Mca blog

How Do You Eat An Elephant?


Shortly after the birth of my first child, we moved interstate for my husband’s work. Even though this would mean that my family and friends would be nearly 900 km away I saw this as an adventure, a challenge for a new mum with a 5-month-old baby. And I’m always up for a challenge!

In spite of the move, my husband still had to travel quite a bit, which meant that when practical things had to be done, like grocery shopping (pre-online shopping), I had to take my ever-wakeful and curious little baby girl with me. I got pretty good at what I called “snatch & grab” shopping, which simply means that you put your baby in the shopping trolley and race around the shop snatching and grabbing whatever you need that is easily within your reach and head straight to the cashier before your little darling has the chance to try to climb out or scream. No meandering around, no retail therapy, there was no time.

Over the years I’ve used the “snatch & grab” concept for many things when I feel short of time. Of course, the reasons for being time-poor have changed but the principle remains the same: do what you need to do in several short burst rather in in one long one. The theory goes back to the old saying: “How do you eat an elephant? One spoonful at a time”. (Please note, although this metaphor may seem politically incorrect, its purpose is to teach, not to offend.)

For example, if I believe that have no time for regular exercise I do “snatch & grab” exercise: walk 10 min from the car to work, take the stairs instead of the elevator, stand at the computer instead of sitting, go for a quick jaunt around the block when I get home. And the amazing thing is that studies show that over time, even these brief physical episodes can contribute to weight loss, reduced blood pressure and other positive health indicators.

After learning to meditate, many of my clients say “I just don’t have the time to do this regularly”. Meditation, like physical exercise, has cumulative benefits. So if you can’t sit for half an hour twice a day, can you do it once? Or can you find some “snatch and grab meditation” opportunities? Here are a few:

  • Before you get out of bed each morning, sit up in bed and take 3 long slow breaths, following both the inward and the outward breath with your full attention (1 min).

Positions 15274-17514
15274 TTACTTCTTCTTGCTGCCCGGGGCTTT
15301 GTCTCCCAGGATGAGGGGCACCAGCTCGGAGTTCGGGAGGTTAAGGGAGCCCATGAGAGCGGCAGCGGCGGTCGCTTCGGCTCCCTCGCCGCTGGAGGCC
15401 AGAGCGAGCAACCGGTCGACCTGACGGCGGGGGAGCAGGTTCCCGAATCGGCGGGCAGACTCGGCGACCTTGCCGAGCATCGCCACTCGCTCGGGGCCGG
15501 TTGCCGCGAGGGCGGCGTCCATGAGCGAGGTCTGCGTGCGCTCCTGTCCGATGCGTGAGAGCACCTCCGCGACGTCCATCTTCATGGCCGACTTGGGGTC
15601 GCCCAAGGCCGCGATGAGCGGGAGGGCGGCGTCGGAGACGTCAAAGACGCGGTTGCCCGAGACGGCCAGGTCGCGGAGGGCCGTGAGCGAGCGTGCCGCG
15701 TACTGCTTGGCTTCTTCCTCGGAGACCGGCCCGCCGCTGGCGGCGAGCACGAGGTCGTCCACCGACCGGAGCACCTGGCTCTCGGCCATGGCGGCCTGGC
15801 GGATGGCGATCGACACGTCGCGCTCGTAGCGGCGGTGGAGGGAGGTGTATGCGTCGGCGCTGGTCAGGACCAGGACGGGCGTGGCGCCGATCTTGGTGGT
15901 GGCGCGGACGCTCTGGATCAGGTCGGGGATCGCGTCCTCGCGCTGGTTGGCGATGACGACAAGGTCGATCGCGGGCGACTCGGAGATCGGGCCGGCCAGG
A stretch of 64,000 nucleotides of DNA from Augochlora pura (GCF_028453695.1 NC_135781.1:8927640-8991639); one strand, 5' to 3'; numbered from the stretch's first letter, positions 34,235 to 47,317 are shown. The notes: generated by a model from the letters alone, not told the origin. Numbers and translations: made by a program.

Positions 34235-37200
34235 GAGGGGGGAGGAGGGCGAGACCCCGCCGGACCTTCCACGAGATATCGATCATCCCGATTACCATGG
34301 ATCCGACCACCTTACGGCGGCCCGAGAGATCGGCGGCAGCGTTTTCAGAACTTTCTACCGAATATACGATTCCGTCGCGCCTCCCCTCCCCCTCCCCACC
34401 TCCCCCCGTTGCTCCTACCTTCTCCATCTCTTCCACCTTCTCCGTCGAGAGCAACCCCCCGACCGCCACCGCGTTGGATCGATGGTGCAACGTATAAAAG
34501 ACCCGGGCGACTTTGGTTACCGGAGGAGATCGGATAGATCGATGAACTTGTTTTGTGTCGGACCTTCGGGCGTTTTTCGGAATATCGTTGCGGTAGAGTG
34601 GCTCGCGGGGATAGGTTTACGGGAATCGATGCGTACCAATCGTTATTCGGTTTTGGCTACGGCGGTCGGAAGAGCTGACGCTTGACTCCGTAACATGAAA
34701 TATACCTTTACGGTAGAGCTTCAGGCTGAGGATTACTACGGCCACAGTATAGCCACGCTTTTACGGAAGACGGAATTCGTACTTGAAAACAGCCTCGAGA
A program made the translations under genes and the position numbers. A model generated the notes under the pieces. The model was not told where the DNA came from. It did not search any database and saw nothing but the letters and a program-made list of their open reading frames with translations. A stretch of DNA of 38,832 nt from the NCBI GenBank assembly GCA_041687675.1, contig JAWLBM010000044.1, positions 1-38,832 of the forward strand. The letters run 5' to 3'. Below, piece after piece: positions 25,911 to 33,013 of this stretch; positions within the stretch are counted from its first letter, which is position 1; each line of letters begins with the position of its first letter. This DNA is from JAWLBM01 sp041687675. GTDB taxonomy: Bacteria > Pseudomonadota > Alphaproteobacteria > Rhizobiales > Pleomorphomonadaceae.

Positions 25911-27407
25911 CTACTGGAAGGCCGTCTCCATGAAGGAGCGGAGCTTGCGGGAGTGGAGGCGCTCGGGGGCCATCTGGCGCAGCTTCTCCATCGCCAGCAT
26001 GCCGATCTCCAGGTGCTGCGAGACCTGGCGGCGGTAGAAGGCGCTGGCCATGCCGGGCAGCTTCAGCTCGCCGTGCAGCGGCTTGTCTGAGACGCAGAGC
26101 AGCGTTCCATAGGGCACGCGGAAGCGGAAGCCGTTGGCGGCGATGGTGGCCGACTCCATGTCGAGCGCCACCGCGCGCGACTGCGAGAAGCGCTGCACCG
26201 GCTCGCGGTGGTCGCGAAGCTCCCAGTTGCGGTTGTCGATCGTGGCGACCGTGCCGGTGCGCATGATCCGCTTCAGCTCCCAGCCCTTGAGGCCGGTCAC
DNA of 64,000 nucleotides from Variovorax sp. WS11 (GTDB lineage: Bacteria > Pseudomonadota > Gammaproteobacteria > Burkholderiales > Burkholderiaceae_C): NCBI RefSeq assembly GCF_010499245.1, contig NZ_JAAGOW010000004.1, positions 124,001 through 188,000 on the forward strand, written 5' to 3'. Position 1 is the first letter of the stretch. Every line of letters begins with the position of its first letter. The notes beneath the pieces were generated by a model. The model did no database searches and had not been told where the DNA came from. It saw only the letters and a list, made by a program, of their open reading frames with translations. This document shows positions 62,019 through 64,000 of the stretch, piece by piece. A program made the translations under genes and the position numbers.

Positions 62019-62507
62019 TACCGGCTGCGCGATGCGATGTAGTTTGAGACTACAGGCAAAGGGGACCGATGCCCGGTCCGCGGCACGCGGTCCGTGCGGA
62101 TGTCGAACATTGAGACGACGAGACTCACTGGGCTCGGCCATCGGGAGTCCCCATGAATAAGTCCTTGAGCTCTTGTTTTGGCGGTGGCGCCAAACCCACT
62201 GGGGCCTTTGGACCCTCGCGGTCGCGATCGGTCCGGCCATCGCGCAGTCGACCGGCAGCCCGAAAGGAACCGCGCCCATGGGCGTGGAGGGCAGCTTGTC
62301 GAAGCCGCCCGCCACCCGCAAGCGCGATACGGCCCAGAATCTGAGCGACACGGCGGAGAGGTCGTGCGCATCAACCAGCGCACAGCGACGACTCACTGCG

• At each meal during the day notice and focus on the sensation of chewing and swallowing for 2 mins.
  • Any time you get up for something during the day (toilet, coffee, etc), stand for 1 – 2 minutes with your full attention in your feet (you can keep your eyes open and de-focused, so it doesn’t look weird if your seen). If your attention wanders bring it back.
  • Find 5 mins during the day to sit in a quiet space with your eyes closed or de-focused and notice the sounds around you. You don’t need to name the sounds or think about them, just use your sense of hearing to focus on the quality and tone of each sound you hear. If you can’t find 5 mins to do this, do it for 3. And maybe do it more than once.
  • At the end of the day, if you take public transport home, use this time to close your eyes and centre yourself. If you drive home, sit in your car for a few mins before you leave work and after you arrive home to do this.
  • During the evening or before you go to bed make a decision to sit and meditate for just 5 mins. Even if you feel resistance, if you get into the habit of doing this, before long 5 mins will become 10 and so on.

Once you train yourself to look for opportunities for “snatch and grab” meditation you’ll find yourself doing this every chance you get. And as a result, you may find that your focus improves and your emotional resilience increases.

What’s important here is not to beat yourself up every time you miss a meditation, or give up with the old mantra “I have no time”, but rather pat yourself on the back and acknowledge that you’ve just eaten another spoonful of that elephant.

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